It's a fact that plastics have invaded our lives. And while they are convenient for packaging and transportation, they are extremely toxic and harmful for the environment.
Many of our personal hygiene products also have plastic in them, and one of the biggest examples for these is sanitary pads. In fact, the ‘plastic shield’, that does not allow moisture and the blood to seep through, is the unique selling proposition for many of the manufacturers. Yes, the plastic covering and the shield does prevent embarrassing bloodstains during periods, but at what cost?
While there is no official data, several reports estimate that on an average about 9000 tonnes of menstrual waste is generated in India monthly, most of it in the form of sanitary pads. All these plastic-based sanitary pads are either flushed down toilets or thrown in the open as garbage along with other household waste. A large number of women in India use sanitary pads. A majority of the pads are plastic-based. According to Menstrual Health Alliance India, of the total sanitary waste generated in the country, about 45% is due to menstrual products, largely sanitary napkins.
There is no proper disposal system for menstrual waste either, and this is not merely a problem in India but also globally, especially developing countries.
Harmful for Health
Many of us have grown up using plastic-based sanitary napkins, oblivious to the harm that it does to the body.
When we menstruate, our body gets rid of blood and other body fluids. The plastic in the sanitary pads, while effectively trapping the moisture within, provides a breeding ground for bacterial and fungal infections. This can cause inflammation in the vagina and vulva, allergic reactions to the plastic, and irritation. It can also lead to pelvic inflammatory diseases, and in some cases, cervical cancer. It all depends on the type of plastic used and how long the pads are worn. It can also lead to compromising the reproductive health of the individuals, and affect their fertility in the long term.
With plastic-based pads, it is necessary that they are changed frequently to avoid bacterial build-up. Most often, this cannot or does not happen, especially if there are no toilets or privacy available or one is on a long journey with no access to disposal systems.
There is very little awareness about the use of plastic-based sanitary pads and the impact of their long-term use on our health.
Harmful for the Environment
Sanitary napkins are often thrown into ponds, rivers and lakes, contaminating the water bodies and the organisms there, or thrown in the open, choking drains and polluting the soil.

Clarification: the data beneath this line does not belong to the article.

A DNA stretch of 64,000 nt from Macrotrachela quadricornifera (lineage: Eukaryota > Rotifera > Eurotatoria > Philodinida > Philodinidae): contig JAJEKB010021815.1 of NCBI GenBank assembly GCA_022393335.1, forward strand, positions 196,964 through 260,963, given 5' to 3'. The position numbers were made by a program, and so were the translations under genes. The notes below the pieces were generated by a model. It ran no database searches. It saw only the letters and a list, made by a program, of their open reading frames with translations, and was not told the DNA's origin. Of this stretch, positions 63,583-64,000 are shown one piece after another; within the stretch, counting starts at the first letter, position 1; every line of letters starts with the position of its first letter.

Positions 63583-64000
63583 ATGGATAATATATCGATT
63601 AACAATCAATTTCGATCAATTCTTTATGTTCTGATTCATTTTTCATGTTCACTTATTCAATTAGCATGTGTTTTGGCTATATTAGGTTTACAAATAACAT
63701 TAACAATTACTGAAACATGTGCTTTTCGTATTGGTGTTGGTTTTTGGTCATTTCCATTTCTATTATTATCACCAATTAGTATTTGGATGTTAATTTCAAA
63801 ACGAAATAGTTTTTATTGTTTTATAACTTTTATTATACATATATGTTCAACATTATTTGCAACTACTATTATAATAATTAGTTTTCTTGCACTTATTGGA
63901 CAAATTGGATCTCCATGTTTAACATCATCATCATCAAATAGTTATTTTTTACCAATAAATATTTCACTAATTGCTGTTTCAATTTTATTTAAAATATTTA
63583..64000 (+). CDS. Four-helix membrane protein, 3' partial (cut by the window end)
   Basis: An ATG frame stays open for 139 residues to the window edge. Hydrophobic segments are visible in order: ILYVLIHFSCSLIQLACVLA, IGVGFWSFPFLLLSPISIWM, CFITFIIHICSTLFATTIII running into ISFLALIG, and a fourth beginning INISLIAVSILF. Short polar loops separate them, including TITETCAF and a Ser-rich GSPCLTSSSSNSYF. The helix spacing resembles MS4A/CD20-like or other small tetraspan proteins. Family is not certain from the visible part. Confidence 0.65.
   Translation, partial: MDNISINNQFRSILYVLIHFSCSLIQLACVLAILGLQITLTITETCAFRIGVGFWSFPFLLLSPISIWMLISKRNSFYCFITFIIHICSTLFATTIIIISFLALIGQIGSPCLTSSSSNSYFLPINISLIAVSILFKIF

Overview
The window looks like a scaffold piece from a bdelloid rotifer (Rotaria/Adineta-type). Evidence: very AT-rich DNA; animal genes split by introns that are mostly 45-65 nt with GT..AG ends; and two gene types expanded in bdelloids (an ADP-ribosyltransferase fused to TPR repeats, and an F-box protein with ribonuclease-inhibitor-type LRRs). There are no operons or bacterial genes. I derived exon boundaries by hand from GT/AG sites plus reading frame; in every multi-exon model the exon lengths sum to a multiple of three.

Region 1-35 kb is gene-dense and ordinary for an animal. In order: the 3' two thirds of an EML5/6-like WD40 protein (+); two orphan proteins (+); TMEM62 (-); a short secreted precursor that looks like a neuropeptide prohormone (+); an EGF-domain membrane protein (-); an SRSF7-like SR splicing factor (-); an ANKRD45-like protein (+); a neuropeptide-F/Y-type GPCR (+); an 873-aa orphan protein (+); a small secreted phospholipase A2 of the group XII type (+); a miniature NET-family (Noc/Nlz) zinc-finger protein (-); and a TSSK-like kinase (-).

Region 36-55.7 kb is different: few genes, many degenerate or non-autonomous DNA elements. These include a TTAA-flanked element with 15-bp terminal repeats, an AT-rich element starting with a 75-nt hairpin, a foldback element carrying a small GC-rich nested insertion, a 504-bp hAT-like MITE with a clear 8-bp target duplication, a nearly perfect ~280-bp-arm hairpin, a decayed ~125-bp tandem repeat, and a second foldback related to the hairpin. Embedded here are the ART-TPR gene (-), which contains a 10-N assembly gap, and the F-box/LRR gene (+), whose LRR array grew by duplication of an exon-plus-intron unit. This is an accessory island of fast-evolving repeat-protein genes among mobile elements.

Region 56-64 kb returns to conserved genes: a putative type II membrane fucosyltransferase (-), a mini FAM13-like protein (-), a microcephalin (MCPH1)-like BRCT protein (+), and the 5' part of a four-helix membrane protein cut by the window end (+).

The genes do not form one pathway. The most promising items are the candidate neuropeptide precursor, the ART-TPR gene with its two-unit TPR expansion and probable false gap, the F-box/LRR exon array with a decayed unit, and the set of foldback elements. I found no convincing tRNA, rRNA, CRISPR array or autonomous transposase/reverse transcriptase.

While the plastic in sanitary pads does not degrade easily, the menstrual waste itself, consisting of the blood and body fluids, is another source of pollution that can lead to deadly diseases. Rag pickers often handle these sanitary products with their bare hands and can easily become infected, in case the blood belongs to an HIV-infected person.
The blood on the pads can collect pathogens, and these can not only infect the soil but also the water supplies in the cities and villages, especially if the water pipes are not properly insulated.
Segregation of sanitary waste, and within it the menstrual waste, is very important. After segregating it, the plastic has to be separately disposed off while the blood and body fluids have to be treated as biomedical waste. Incineration is one of the ways to dispose of sanitary napkins but the rules are rarely followed.
The Solid Waste Management Rules got a boost in 2016, where it was clearly specified that sanitary waste was the responsibility of the generator, that is the manufacturers of the products. However, the manufacturers, which include large multinational corporations, rarely take any responsibility for their effective collection and disposal, beyond the cautionary line on the packs that they should not be flushed down toilets.
Eco-friendly Alternatives and Sustainable Menstruation
Women in rural areas use re-usable cloth as sanitary pads and while that is eco-friendly, it is not so hygienic. Cloth napkins have to be properly washed and dried in sunlight, which acts as a natural sterilizer.
Re-usable tampons made out of natural fibres and materials such as wool, cotton, bamboo, hemp are viable and sustainable alternatives to commercial, mass-produced plastic sanitary pads. They work the same way as disposable tampons and are inserted into the vagina. Other alternatives are pads made out of bamboo pulp, wood pulp or bamboo charcoal pads, all of which are highly absorbent and safe, not only for health but also for the environment.
Rural women are now making disposable pads out of banana tree fibre, which decompose in less than a year. A number of entrepreneurs have now taken it upon themselves to venture into this area of making environment-friendly sanitary pads. Carmesi, too, is a brand of sanitary pads that focuses on sustainable menstruation. Carmesi sanitary pads are made out of corn starch and bamboo fiber, which do not harm the environment, are biodegradable, and are safe for the user.
While plastic-based menstrual hygiene products are available in abundance, it is advisable to switch to a natural, safer product that does not have any harmful chemicals or synthetics fibers. Your intimate care is as important as any other personal care. Period.